First released in late 2021, OPG’s multi-year plan includes a number of goals aimed at meaningfully advancing reconciliation. Key to the plan is a pledge to grow OPG’s economic impact for Indigenous communities and businesses to $1 billion over 10 years.

“Ode to the Canoe” by Patrick Hunter, a two-spirit Ojibwe painter, graphic designer and entrepreneur from Red Lake, ON. (CNW Group/Ontario Power Generation Inc.)
“Ode to the Canoe” by Patrick Hunter, a two-spirit Ojibwe painter, graphic designer and entrepreneur from Red Lake, ON. (CNW Group/Ontario Power Generation Inc.)

While a great deal of work remains, one year after announcing its plan, OPG is on track to complete all of its 2022 goals, including:

  • Delivering more than $75 million in economic benefits to Indigenous communities and businesses, with $56 million in Indigenous procurement and approximately $20 millionin distributions from our equity partnerships with Indigenous partners,
  • Hiring skilled Indigenous employees through our Indigenous Opportunities Network, and
  • Establishing a Reconciliation Knowledge Hub to increase knowledge, understanding and learning among OPG employees.

Read the 2022 Reconciliation Action Plan update.

Quick facts

  • All of OPG’s generating assets are located on the treaty lands and traditional territories of Indigenous peoples across the province.
  • Other goals of OPG’s RAP include:
    • Increasing Indigenous representation at all levels across OPG; and
    • Strengthening environmental stewardship and improving awareness and understanding of Indigenous culture, history and perspectives within the company.
  • The RAP is aligned with the Truth and Reconciliation Commission’s Call to Action #92, which urges corporate Canada to create a better future by applying a reconciliation framework to business activities.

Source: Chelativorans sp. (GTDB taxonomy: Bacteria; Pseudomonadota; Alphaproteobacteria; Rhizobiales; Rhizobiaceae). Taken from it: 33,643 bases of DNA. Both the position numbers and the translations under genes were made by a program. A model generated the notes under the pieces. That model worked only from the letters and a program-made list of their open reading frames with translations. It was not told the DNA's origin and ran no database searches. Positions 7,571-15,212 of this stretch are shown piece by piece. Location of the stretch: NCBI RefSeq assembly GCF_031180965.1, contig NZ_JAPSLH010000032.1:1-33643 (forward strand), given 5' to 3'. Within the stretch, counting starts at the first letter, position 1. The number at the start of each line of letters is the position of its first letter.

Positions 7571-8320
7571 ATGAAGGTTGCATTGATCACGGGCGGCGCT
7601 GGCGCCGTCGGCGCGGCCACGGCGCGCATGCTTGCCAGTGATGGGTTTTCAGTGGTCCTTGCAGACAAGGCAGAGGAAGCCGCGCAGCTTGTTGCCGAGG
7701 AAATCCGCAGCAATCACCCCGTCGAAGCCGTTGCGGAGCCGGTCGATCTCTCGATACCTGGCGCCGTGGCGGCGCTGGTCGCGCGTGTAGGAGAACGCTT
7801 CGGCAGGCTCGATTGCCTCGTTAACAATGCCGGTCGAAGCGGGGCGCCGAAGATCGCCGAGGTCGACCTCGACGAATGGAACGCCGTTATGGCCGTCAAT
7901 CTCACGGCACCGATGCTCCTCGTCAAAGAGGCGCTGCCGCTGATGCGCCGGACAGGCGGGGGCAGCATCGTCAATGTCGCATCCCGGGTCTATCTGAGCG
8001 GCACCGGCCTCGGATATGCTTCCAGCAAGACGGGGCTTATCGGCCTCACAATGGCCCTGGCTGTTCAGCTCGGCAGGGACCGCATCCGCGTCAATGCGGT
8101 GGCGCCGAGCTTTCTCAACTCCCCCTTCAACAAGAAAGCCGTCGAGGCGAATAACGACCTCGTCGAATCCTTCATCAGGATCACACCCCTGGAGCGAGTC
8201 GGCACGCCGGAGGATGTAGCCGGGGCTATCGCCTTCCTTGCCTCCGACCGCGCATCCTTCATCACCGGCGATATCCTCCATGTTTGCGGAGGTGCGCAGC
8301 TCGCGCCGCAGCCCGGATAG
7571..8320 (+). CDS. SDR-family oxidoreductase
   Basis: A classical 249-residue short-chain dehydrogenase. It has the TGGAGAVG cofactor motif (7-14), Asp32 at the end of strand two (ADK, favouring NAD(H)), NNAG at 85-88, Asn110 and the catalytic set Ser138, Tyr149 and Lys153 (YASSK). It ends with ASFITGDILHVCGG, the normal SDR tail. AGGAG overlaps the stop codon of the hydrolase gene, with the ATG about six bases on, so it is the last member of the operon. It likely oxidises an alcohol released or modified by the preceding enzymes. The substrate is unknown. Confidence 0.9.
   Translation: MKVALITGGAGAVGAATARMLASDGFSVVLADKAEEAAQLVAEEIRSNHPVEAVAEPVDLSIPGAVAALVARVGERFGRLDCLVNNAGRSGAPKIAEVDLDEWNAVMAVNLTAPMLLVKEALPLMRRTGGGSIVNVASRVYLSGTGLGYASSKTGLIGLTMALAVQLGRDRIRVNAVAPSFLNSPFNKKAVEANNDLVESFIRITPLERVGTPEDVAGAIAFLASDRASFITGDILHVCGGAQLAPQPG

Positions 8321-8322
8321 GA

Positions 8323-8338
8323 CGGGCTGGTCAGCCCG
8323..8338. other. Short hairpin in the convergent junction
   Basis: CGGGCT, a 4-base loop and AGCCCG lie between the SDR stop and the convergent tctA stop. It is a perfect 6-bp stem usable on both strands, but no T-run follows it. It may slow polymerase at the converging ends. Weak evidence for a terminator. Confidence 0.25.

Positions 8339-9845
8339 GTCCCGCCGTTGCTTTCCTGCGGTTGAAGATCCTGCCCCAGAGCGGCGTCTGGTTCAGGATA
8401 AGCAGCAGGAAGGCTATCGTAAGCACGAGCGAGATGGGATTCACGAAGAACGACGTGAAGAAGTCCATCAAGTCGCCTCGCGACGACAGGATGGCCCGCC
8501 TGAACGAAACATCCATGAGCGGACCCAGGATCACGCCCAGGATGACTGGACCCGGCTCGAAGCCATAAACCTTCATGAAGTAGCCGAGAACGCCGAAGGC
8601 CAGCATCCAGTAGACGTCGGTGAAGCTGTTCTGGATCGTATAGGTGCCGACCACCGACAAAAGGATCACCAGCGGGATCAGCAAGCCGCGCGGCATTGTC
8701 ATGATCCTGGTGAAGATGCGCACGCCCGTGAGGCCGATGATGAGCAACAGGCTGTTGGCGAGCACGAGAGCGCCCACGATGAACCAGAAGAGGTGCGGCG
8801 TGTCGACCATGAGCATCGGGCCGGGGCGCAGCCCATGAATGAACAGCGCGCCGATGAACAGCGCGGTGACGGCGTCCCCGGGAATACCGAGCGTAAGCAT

Quotes

“OPG is cognizant that our operations have had an impact on Indigenous people and their lands, and we are determined to seek meaningful ways to demonstrate reconciliation, as we have through our RAP,” said Jennifer Tidmarsh, OPG Vice President, Indigenous Relations and Partnerships. “While we are proud of how far we have come on our journey, we acknowledge there is still much more we need to do. The RAP is a guide and a commitment to ensure our journey continues.”

“OPG continues to build mutual trust and respect with Indigenous peoples by strengthening partnerships and building on goals set out in their Reconciliation Action Plan,” said Tabatha Bull, President and CEO, Canadian Council for Aboriginal Business (CCAB). “Congratulations OPG on reaching your 2022 goals, setting a high standard, and for your commitment on maintaining gold-level certification in CCAB’s Progressive Aboriginal Relations™ program.”

Follow us @opg

SOURCE Ontario Power Generation Inc.

For further information: please contact: Ontario Power Generation: 416-592-4008 or 1-877-592-4008


December 6, 2022


Ring of Fire Metals and Webequie First Nation Sign Memorandum of Understanding on Ring of Fire Development

NationTalk: TORONTO– Ring of Fire Metals (RoFM) and Webequie First Nation (Webequie) have signed a Memorandum of Understanding (MOU) outlining a framework for collaboration on proposed development in the Ring of Fire.

The MOU details how the two parties will work together to progress ongoing exploration activity in the region as well as negotiations on a partnership agreement for the proposed Eagle’s Nest mine.